Enlightened opinion has long held that sex education should be nonjudgmental: teenagers are going to be sexually active anyway, so the only way to make sure they avoid pregnancy and disease is to instruct them about contraceptives. Thus, sophisticated commentators roundly denounced the New York City Board of Education a couple of years ago when it passed a resolution requiring that sex-ed programs stress abstinence. As one of his last acts as governor of New Jersey, Jim Florio vetoed a bill that would have imposed a similar requirement statewide. And Secretary of Health and Human Services Donna Shalala, kicking off a new public service ad campaign for condoms, declared: “Young people need to know that the surest way to prevent AIDS is to refrain from having sex. But we need to be realistic. By age twenty, 86 percent of young men and 77 percent of young women report having had intercourse.”

Which leads to two questions. First, if it is unrealistic to think we can persuade teens to abstain from sex, why should we believe we will have better luck exhorting them to use condoms?

Second and more fundamental, is it really true that sexual activity is an unalterable fact of teenage life? There is reason to think not. For one thing, the incidence of teen sex has nearly doubled over the past two decades. According to the Alan Guttmacher Institute, the proportion of 18-year-old girls who reported having had premarital sex rose from about 40 percent to nearly 70 percent from 1970 to 1988. Further, the pregnancy rate among students at New York City’s Jewish and Catholic high schools is minuscule.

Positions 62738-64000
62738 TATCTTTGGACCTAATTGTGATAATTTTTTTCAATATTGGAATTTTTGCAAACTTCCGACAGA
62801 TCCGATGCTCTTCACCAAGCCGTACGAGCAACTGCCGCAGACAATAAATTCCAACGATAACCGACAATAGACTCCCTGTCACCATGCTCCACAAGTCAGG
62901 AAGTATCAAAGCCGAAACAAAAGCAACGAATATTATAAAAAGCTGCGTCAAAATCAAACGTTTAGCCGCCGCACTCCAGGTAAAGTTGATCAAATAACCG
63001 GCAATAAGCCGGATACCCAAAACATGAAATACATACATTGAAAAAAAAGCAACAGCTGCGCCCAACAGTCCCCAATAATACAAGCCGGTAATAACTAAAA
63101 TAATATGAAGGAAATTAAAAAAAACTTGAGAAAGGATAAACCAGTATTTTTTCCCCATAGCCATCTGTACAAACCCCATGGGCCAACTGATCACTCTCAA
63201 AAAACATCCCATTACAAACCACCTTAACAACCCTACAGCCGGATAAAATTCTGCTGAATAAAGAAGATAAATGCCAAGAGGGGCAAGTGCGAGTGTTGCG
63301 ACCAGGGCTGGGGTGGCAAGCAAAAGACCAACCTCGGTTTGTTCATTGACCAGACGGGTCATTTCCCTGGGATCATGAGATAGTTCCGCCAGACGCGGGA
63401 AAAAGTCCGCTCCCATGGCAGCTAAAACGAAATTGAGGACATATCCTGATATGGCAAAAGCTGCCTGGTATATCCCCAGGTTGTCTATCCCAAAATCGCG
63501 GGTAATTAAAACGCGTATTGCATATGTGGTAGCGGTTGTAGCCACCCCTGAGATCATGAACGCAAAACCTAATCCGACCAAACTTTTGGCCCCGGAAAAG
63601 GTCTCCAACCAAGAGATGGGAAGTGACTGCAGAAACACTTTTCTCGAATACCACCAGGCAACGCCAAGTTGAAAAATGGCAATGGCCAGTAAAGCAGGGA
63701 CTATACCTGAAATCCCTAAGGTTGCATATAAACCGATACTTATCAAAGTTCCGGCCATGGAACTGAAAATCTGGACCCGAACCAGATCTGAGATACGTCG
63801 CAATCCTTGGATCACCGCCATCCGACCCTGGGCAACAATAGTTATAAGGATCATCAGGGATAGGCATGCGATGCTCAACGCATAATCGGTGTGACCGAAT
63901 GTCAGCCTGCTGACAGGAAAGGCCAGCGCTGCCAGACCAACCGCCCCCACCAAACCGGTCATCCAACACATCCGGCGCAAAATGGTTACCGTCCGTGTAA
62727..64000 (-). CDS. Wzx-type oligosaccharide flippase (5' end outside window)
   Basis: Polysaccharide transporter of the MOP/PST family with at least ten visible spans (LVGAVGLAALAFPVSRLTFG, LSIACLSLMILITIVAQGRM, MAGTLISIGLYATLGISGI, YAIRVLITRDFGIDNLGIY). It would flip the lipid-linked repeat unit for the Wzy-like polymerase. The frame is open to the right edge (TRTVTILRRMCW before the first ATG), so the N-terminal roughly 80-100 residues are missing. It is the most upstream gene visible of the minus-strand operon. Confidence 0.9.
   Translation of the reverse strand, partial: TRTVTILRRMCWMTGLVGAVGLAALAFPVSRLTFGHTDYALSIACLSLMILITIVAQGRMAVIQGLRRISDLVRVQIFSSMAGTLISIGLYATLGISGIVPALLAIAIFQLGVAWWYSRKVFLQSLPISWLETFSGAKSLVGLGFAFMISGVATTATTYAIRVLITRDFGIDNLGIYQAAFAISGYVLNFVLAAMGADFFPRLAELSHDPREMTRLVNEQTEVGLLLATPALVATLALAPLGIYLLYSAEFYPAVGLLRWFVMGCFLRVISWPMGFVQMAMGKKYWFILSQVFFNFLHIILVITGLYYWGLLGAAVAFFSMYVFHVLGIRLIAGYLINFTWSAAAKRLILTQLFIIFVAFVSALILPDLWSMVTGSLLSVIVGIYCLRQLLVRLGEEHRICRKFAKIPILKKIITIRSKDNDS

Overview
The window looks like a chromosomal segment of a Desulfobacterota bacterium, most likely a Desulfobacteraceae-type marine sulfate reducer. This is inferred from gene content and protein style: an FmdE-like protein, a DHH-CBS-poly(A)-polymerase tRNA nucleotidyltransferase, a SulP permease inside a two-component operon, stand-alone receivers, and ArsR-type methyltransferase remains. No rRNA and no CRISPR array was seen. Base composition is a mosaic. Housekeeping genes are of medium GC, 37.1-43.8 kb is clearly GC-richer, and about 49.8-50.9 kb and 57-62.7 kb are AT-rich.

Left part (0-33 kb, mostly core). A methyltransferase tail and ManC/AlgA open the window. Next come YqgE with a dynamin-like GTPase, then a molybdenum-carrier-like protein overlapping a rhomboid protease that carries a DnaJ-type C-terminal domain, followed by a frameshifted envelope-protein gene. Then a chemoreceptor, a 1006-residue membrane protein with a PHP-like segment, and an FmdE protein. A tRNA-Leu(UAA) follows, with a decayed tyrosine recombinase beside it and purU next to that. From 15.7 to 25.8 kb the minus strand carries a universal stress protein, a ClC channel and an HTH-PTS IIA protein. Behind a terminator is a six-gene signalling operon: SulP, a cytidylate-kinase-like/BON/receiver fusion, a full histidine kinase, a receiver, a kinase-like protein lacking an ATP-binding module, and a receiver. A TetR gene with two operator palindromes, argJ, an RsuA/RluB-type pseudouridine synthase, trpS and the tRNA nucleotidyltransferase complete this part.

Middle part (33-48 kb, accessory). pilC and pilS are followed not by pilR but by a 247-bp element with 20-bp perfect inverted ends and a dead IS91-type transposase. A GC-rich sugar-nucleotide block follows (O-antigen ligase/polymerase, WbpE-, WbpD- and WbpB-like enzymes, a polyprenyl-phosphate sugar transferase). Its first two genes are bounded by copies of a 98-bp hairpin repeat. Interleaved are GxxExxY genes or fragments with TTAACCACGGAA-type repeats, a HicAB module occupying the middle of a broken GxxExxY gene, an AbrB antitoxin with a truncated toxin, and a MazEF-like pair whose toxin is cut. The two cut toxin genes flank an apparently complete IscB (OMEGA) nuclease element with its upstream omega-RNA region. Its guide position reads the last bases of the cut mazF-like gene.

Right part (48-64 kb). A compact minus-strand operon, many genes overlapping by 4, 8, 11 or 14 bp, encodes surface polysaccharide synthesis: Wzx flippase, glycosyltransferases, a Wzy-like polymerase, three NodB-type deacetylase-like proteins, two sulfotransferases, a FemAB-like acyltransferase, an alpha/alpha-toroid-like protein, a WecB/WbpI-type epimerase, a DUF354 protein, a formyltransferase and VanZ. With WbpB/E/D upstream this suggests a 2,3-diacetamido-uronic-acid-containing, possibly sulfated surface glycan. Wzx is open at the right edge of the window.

Public schools, of course, must keep religion out of the classroom. But Jane Gross of the New York Times reports that some secular efforts to encourage abstinence have enjoyed considerable success as well. In 1985, Dr. Marion Howard of Atlanta’s Grady Memorial Hospital, who teaches sex education in public schools, added a segment to her curriculum that uses assertiveness training and role playing to give youngsters the skills to resist early intercourse.

“For many years afterwards,” Gross writes, “this approach was the butt of jokes in the family planning field.” But when the program was evaluated, it was found that students who had taken Howard’s course were more likely to postpone sex than those who received conventional sex education, and that those who were sexually active reported less-frequent sex and higher condom use than other teen-agers.

In California, 180,000 students are taking courses based on Howard’s model as part of a three-year pilot program. “The pendulum is finally swinging,” Jacqueline Jackson of the San Diego Urban League, one of 28 community organizations teaching the abstinence curriculum, told the Times. “It’s been on the other side for so long and led to the destruction of so many young people.”


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